well·5 min read

Can You OD on Melatonin? An Expert Explains How Much Is Too Much

Person Holding Pills in Hand
Design: theSkimm | Photo: Pexels
Jun 21, 2022

This content is for informational and educational purposes only. It does not constitute a medical opinion, medical advice, or diagnosis or treatment of any particular condition. 

According to the CDC, about 70 million Americans suffer from chronic sleep problems. Enter: melatonin. A hormone that plays a role in your ability to fall (and stay) asleep. Melatonin can be used for jet lag, insomnia, or because natural production of melatonin declines with age. So, many people are saying ‘store-bought is fine’ and heading to their local pharmacies to pick up melatonin supplements in the form of tablets, capsules, or gummies (which are popular for kids who take melatonin). 

But how much melatonin is too much? We spoke with Dr. Kevin Osterhoudt — pediatric emergency medicine physician and medical director of the Poison Control Center at the Children's Hospital of Philadelphia — to find out more about this mysterious and not-so-regulated sleep supplement. 

What is melatonin?

“Melatonin is a chemical (hormone) that’s made in our brains in response to darkness to help signal us to sleep. It’s now made in a laboratory and sold as a dietary supplement, but it’s not an herb or a vitamin,” said Dr. Osterhoudt.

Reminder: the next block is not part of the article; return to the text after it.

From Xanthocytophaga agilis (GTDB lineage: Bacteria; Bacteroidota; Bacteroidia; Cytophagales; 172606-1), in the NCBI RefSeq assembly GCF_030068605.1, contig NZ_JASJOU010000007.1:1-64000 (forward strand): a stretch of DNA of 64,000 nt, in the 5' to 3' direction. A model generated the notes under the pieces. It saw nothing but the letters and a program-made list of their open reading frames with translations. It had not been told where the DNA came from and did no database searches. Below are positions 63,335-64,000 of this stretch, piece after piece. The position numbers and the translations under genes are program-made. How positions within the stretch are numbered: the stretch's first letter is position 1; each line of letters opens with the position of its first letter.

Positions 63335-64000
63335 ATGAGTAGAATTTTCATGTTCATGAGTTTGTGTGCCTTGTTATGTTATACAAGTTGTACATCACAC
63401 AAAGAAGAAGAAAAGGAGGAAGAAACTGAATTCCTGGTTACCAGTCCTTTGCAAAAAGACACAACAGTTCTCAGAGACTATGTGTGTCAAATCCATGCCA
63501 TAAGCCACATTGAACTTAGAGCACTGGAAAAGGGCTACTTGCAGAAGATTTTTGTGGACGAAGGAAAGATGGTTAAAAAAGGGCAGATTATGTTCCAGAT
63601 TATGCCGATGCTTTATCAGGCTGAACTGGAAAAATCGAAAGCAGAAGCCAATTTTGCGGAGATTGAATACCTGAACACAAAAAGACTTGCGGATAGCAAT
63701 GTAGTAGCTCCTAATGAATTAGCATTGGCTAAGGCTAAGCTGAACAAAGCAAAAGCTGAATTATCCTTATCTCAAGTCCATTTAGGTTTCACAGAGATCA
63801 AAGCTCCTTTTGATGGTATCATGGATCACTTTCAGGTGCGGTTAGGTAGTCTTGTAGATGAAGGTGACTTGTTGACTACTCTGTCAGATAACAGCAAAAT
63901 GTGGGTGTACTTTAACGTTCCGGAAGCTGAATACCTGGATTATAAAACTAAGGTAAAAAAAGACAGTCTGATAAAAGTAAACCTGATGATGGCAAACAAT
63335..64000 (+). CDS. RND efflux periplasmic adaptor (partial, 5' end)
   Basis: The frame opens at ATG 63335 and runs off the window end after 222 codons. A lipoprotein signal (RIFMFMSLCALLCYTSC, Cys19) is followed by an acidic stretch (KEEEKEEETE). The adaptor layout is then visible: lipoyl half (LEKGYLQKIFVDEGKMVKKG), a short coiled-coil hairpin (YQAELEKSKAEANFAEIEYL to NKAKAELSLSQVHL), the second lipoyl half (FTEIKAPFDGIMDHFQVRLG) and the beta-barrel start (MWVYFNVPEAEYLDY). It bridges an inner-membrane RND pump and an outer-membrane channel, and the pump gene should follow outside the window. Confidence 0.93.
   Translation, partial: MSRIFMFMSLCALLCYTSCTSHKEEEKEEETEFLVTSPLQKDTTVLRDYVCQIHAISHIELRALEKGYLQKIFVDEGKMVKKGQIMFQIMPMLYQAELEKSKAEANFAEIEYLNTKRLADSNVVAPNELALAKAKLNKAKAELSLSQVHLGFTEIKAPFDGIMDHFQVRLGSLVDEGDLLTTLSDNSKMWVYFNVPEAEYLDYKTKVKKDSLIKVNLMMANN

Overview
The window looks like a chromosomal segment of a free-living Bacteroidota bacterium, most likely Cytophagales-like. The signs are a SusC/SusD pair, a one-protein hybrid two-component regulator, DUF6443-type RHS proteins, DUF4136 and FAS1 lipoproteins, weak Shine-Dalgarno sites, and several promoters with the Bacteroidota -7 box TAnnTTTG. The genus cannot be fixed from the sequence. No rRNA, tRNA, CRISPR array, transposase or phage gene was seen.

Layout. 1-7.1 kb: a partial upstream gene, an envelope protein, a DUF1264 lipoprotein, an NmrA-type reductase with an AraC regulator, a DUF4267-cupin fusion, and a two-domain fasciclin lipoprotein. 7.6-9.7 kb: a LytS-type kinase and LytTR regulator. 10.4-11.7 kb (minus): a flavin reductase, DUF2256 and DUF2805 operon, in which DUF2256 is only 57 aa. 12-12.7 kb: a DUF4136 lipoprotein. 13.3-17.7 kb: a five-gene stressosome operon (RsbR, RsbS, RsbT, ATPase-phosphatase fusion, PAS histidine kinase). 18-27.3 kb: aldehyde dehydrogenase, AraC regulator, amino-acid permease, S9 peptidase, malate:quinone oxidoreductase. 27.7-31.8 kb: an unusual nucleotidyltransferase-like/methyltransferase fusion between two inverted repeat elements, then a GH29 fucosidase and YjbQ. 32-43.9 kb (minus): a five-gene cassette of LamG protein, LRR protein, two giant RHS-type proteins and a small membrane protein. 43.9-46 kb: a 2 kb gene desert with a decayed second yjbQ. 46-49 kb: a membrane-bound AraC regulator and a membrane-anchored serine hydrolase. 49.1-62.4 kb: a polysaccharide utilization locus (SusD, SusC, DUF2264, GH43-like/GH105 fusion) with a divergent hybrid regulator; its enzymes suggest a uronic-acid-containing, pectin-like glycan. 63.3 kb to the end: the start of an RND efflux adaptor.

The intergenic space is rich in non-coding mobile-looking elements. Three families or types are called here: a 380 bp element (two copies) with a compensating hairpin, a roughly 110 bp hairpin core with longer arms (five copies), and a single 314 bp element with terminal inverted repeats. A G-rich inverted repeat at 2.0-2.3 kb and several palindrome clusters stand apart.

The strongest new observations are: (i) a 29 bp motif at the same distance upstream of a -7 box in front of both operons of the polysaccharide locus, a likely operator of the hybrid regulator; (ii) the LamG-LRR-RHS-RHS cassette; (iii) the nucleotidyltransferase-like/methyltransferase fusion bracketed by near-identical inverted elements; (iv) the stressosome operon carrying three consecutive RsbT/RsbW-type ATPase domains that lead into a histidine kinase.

It’s available as a capsule, oral tablet, or gummy. And the dosage of melatonin will be between 0.5 - 10 mg depending on if the supplement is for an adult or a child. 

​​”Melatonin is not FDA-approved for any medical treatment, but it’s commonly used to treat insomnia and jet lag,” said Dr. Osterhoudt. “Busy lives, increased use of phone and computer screens, economic worries, and the stresses of the COVID-19 pandemic have led to more melatonin sales as Americans are looking for help getting to sleep. There has been a three-fold increase in sales of melatonin over just the last five years.” 

How do I know how much melatonin is in the supplement I’m taking? 

It’s complicated. Since it’s not FDA-regulated, the amount of melatonin listed on the bottle may not actually be the amount contained in the supplement you’re taking. A study by the U.S. Centers for Disease Control and Prevention’s Morbidity and Mortality Weekly Report (MMWR) found that in nearly 75% of bottles and packages of melatonin reviewed, the quantity of melatonin contained in each dose deviated by as much as 10% from what was claimed on the label. 

In one particular case, melatonin levels varied by as much as 465% between different lots of the same product. And the most variation was found in chewable melatonin supplements, like gummies, which are used by both children and adults. Cue alarm bells.

Can you overdose on melatonin?

Short answer: Yes. Though overdoses happen primarily in children (their dosage shouldn’t exceed three to six milligrams). In adults, long-term use of melatonin can result in negative side effects (read: nausea, headaches, dizziness). 

That said, overdoses remain a very real concern. The CDC said in a new report that the number of accidental melatonin poisonings of people under 19 has risen 530%. The biggest jump occurred between 2019 and 2020.